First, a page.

by Frederick Reimers | photographs by David Gonzales
...and Gonzales points out a credit card-sized plastic packet stapled to a tree at about head height. The packet contains a cardboard strip soaked in a chemical called verbenone. It's a potential remedy to the greatest threat facing the region's high-alpine ecology—the death of the whitebark pine courtesy of the mountain pine beetle epidemic. The packet, which essentially casts a chemical force field around the tree, was put there last summer by Gonzales' organization, a group of concerned Jackson volunteers called TreeFight.
The impact of the rice-sized insect on lodgepole pine are well-known to most high country residents and visitors—millions of acres of trees killed where they stand across Rocky Mountain hillsides (Winter, 2010 issue). Less known is the critter's assault on the whitebark, a tall, bushy pine found in sparse groves above 8,500 feet in the Cascades, Sierra, and Northern Rockies—just the sort of high, open terrain that makes for great skiing. Whitebark seeds provide the major nutrition source for grizzly bears and a dozen alpine animals. Even more critical is the tree's role in sheltering the snowpack—scientists have found that when the whitebark die, runoff comes earlier and more violently, wrecking streambeds and depriving the ecosystem of sorely needed moisture in the summer. And the whitebark are indeed dying—40 percent of the Greater Yellowstone ecosystem's whitebark, about half of all the specimens found in the United States, are already dead, and some experts predict the species will be extinct in seven years.
The reason is global warming. In the past, the beetle was confined to lower elevations where it could survive the winter burrowed under the bark of host trees, but now that the Rockies aren't seeing cold snaps severe enough to kill the beetles at high elevation (five or more consecutive days of 10-below-zero will do the job), the beetles are laying waste to the relatively defenseless whitebark.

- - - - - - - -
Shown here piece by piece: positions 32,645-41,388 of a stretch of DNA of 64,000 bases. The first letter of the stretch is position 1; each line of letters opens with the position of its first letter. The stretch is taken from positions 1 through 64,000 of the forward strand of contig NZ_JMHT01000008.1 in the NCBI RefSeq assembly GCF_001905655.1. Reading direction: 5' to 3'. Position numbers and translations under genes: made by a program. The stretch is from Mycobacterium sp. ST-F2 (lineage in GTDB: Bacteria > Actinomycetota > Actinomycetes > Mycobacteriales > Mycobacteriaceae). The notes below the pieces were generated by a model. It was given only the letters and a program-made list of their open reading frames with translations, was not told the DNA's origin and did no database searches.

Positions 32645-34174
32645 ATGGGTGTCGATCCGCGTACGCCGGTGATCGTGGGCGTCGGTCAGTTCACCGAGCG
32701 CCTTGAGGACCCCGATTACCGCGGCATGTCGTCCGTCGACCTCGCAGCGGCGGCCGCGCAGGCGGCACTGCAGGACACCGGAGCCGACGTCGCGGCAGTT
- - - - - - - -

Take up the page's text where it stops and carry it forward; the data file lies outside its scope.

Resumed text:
What inspired Gonzales to found TreeFight (treefight.org) is that there is a relatively quick fix—the verbenone packets. The chemical mimics a pheromone excreted by the beetles when a tree is overcolonized, so invading beetles move on. When stapled to trees 25 feet apart, an entire grove can be protected for a season. Last summer, TreeFight mustered 100 volunteers to hike deep into the forest and staple 600 packets—at $10 a pop—to critical stands. It's only a start. Applying verbenone to every whitebark stand in the region would cost millions, but the help is welcome. "We're embroiled in the triage; trying to figure out what our best approach to the problem is," says Grand Teton National Park biologist Dr. Kelly McCloskey. "TreeFight's efforts help us save the most critical stands for wildlife while we do the scientific work to find a solution."
Back on Teton Pass, the tree we are standing under looks healthy, while an adjacent, packet-less tree does not—the needles are brown and, after hacking at the bark with a hatchet, we spot a few of the tiny black insects. "So, you'll have to replace the packets each year?" I ask.
"We're just buying time until a longterm solution can be found by science," Gonzales admits. But I can't just hang around and do nothing."
From the Spring 2011 issue